Like ‘A Cast of Hawks’ the plot crosses oceans and continents; for international terrorism today is a multi cultural affair, where political affiliations are just as binding as religious fanaticism. At one time or another most governments, even those espousing democracy, have supported what others would call terrorist organisations, cloaking their support with the title ‘Freedom Fighters’. History tells us that enemies in most cases will end up as political friends, and often through greed and envy friends become enemies. Such is the sad nature of our world on which authors like me feed their imaginings.
My first actual meeting with Vaughan was when he stepped through the aircraft door into the airbridge at Heathrow Terminal 5. The immediate impression was of a good-looking man, alert and confident in his manner, in fact instantly likeable. We had been tracking his ordeal as best we could up until he reached the US coastline and frankly I had expected him to return home immediately he had made contact with, and been debriefed by the FBI. To my surprise he accepted their request to stay and assist them in tracking down Murata’s henchmen. That I feel was the start of his marriage breakdown, though his wife denied it when I asked her, and without his help God knows what would have happened.
The next day I recall visiting the safe house his family had been staying at, and recording in detail his experiences from the fateful day the terrorists arrived at Bosham to his departure from Washington. By the end of his tale I knew that I could do with him as part of my team, but I could not recruit him on the basis of so little information, and of course there was his family and marriage to consider. The traumas that he and his family had endured during the Kinoko Kumo affair changed their lives beyond recognition. Being very brave has a price tag, and Vaughan’s was his marriage. There was nothing we could do apparently to help, and my word we tried. When he decided to, as he put it, get on with his life, none of us even dreamt of what would happen.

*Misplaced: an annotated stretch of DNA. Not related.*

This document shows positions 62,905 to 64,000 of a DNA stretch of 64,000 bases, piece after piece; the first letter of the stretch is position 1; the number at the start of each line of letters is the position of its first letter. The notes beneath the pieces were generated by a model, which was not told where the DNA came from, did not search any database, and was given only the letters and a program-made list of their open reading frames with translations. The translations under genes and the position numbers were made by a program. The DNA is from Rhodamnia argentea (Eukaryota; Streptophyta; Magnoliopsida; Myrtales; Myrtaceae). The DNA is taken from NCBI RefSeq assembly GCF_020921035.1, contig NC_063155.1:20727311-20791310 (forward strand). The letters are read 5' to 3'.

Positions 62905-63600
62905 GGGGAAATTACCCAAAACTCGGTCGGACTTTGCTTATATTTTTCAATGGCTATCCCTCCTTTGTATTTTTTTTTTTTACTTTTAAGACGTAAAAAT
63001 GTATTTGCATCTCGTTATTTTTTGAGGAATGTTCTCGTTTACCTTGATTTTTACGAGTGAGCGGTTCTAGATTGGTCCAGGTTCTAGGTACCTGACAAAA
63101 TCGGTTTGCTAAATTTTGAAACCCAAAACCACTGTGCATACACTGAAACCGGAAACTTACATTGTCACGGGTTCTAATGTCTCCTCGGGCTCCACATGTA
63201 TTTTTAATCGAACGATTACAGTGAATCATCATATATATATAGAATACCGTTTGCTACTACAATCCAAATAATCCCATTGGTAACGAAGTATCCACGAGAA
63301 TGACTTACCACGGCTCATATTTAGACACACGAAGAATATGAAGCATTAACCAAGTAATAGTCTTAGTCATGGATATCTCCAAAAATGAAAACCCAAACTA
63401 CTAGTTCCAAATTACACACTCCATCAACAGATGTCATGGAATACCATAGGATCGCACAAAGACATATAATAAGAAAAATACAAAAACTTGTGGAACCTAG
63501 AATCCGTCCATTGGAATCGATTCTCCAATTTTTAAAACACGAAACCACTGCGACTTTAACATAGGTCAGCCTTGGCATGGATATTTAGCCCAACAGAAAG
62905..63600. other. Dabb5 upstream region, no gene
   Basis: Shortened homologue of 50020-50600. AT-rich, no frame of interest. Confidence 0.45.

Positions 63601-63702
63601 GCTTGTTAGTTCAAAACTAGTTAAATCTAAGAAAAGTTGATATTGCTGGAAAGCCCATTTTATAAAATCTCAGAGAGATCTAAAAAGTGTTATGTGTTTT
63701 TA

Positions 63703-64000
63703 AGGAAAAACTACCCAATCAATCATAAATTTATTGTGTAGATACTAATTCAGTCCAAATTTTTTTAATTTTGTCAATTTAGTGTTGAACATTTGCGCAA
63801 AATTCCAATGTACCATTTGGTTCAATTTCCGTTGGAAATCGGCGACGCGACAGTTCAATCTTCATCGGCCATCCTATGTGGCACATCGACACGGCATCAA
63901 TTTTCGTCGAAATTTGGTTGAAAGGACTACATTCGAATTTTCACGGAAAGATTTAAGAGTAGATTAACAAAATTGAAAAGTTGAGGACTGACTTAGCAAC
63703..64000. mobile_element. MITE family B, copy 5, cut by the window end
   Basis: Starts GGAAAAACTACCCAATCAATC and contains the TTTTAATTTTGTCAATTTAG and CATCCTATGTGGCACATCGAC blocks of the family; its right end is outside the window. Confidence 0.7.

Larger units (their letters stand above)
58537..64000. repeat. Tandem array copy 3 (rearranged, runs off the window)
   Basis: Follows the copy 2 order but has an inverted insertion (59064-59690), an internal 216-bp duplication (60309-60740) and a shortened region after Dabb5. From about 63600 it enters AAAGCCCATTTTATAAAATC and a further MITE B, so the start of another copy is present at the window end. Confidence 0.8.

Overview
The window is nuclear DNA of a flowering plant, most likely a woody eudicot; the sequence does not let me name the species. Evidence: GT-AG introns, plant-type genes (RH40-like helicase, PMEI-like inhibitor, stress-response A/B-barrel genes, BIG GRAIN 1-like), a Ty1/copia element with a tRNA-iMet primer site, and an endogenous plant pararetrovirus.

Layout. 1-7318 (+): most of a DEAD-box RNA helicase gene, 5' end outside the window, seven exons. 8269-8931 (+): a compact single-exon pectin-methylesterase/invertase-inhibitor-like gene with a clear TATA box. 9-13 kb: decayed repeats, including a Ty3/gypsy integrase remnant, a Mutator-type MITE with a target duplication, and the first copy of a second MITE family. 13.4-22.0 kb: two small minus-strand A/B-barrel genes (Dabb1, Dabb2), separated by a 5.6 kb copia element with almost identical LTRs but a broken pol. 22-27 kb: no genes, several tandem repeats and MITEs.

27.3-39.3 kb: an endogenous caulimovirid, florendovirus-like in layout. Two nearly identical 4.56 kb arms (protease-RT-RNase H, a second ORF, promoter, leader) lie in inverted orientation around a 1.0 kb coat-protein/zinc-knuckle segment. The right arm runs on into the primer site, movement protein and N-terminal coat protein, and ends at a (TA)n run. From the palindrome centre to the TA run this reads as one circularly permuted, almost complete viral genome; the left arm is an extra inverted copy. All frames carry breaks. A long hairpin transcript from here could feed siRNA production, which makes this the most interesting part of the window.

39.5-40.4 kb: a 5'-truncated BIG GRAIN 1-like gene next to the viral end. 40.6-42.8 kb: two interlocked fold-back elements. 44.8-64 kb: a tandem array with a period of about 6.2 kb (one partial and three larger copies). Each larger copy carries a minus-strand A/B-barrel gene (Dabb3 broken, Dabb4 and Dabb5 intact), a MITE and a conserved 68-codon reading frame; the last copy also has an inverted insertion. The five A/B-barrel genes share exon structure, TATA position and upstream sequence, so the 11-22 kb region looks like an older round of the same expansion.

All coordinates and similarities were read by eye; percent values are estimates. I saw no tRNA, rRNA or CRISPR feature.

Sarah Vaughan ( Married to Ian Vaughan at the time the yacht they were sailing was high jacked but now divorced ) See ‘A Cast of Hawks’ and ‘BATSU’.
The first time I met Ian was on a sailing challenge. I was an innocent really, though maybe not, I had had boyfriends but. Ian was the yacht’s skipper for the event and the moment our group stepped on board we all felt that he was good, solid and experienced in the black arts of sailing. Thinking back I was probably biased by his good looks and energy and promptly fell head over heels for him, a bit school girlish really. Even now, after the divorce I still have the occasional flutter when I see him.
Brought up in middle England I had never been on a yacht before, dinghy sailing on the local gravel pit yes, but not a yacht. I recall Rebecca being quite jealous at not being invited, but she knew less about sailing than I did; anyway she was taking every opportunity to meet up with Gerry Johnston-Lacey. Poor Gerry he didn’t stand a chance.
Rebecca and I go back a long way, in fact, back as far as St Edith the Martyr Boarding School for Girls, run by nuns who were not averse to caning when they thought it was needed. Both our parents worked abroad at the time, Daddy in banking in Hong Kong and Rebecca’s in the Middle East, something to do with oil production. We became friends from the very first day and have remained each other’s very special confidante ever since. When the kidnapping was over I naturally turned to Rebecca for support, with Ian, God knows where, I had no one else. Mummy and Daddy were not much help really. I don’t think Mummy wanted me to have a third child anyway, so the miscarriage was probably something of a relief for her; it was bloody devastating for me though. Sorry I must not go on about it but I find it difficult to be brave.
Now the divorce is through and the girls and I settled up here in Derbyshire I feel happy again, though I dreamt of Ian the other night, which put me back a bit. If only I could get my head round it all.